Pheasant hunting pumps new life into farming community
Newhouse News Service
REGENT, N.D. — Gary Cappelletti, dedicated pheasant hunter, felt like he had just stepped through his sport's pearly gates. The evidence was everywhere.
Twelve monster roosters lay on the tailgate of the pickup parked on a dirt road snaking across the golden prairie of southwestern North Dakota. A northerly breeze pushed waves across the ocean of tall grass surrounding him, launching even more pheasants into the cornflower-blue sky, while others walked boldly across the road 100 yards away. All this barely two hours into a three-day trip purchased at a bargain price.
"Just look at this," Cappelletti said. "How can it get any better?"
Well, how about if the incredible hunting was the result of a conservation story, one in which a group of farmers had struck upon the idea of using managed pheasant hunting as a way to protect their property and pump some money into their dying town? And what if that idea caused a growing list of farmers to invest in wildlife-friendly land management? And what if their idea, the Cannonball Company, was so successful that it converted skeptics, contributed to record pheasant hatches and fueled imitators that were spreading conservation — and great pheasant hunting — all across the land?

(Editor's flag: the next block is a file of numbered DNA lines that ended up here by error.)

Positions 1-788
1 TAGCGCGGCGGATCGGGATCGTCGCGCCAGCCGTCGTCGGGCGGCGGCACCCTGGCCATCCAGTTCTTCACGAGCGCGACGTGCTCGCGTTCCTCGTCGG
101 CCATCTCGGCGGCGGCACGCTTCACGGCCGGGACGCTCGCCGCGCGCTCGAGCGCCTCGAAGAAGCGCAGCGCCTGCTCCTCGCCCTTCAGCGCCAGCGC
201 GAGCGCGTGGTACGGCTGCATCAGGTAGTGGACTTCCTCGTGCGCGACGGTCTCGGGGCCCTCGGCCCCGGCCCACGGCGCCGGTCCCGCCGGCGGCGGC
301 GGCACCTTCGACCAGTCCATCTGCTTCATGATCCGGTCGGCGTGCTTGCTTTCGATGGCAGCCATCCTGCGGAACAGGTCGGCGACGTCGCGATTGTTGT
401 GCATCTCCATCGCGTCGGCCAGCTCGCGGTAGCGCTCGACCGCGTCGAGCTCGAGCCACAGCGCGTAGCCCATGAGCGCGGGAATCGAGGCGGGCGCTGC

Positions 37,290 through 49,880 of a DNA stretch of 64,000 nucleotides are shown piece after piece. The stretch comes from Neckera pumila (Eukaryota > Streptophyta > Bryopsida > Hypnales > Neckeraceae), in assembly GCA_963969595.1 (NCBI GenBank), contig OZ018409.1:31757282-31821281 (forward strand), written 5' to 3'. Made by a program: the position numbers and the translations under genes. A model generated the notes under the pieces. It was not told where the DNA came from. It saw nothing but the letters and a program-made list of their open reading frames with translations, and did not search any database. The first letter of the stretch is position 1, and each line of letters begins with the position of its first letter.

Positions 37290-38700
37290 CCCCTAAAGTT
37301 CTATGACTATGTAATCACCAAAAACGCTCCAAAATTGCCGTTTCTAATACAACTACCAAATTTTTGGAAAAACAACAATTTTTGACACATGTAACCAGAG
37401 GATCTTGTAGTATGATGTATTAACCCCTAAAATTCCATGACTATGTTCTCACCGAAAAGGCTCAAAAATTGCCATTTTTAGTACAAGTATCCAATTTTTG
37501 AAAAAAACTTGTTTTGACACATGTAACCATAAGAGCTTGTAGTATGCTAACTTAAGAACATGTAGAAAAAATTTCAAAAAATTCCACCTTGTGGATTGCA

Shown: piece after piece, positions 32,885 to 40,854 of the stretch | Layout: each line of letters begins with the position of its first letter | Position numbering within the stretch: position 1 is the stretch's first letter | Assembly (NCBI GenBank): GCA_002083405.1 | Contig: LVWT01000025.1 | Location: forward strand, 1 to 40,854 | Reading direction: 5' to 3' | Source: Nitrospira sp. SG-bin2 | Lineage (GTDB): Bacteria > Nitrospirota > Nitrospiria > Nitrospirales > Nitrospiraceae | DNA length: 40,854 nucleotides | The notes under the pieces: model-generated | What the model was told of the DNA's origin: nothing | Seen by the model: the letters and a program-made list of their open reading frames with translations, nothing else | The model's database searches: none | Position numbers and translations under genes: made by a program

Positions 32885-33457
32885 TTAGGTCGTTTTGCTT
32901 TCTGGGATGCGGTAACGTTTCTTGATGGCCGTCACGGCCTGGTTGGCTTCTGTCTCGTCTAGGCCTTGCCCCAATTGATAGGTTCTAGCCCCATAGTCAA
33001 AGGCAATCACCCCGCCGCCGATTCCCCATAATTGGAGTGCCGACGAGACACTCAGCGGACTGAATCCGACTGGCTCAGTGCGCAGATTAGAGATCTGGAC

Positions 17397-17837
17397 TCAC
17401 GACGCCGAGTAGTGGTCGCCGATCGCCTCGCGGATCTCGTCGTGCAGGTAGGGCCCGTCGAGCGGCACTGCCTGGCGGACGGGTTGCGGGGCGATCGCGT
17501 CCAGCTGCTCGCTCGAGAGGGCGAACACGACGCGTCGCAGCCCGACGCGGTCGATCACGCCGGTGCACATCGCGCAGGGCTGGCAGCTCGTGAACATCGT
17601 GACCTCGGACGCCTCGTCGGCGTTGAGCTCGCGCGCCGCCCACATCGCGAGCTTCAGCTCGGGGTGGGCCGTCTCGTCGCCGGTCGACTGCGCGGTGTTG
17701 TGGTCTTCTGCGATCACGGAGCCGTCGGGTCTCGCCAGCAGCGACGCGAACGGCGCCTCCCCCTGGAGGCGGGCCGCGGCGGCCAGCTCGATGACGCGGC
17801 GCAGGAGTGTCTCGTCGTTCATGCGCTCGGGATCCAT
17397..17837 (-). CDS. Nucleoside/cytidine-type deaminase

"When this all started, none of us expected it to become so big and so successful," Barb Mayer, an original Cannonball member, said while sitting in her farmhouse, which is one of the bed-and-breakfast lodges that serve Cannonball hunters. "We were just like a lot of other small towns out here, looking for some answers to stay alive.
"It's just nice that something as good for the land as pheasant hunting has been one of the answers."
In their never-ending struggle to preserve landscapes from development, sportsmen and conservationists have long searched for examples that blend the two: communities that have found a formula for treating the land in a manner that not only produces great dividends for fish and wildlife but also makes economic sense for the landowners. Regent, N.D., is one such place.
Regent moves at a pace perfect for a community of people who cherish their relationship to the land and one another. And for 40 years it was a mirror image of a hundred other farm towns in this state, slowly dying as new generations left for bigger cities such as Bismarck, Fargo and Minneapolis.
When the first child of Barb Mayer and her husband, Vern, graduated from high school in 1987, his class had 16 students. By the time the couple's third child got his diploma, he was one of seven in the class.
"That pretty much tells you what was happening in Regent," Barb Mayer said. "The population went from over 400 to just above 200."
Flocking to birds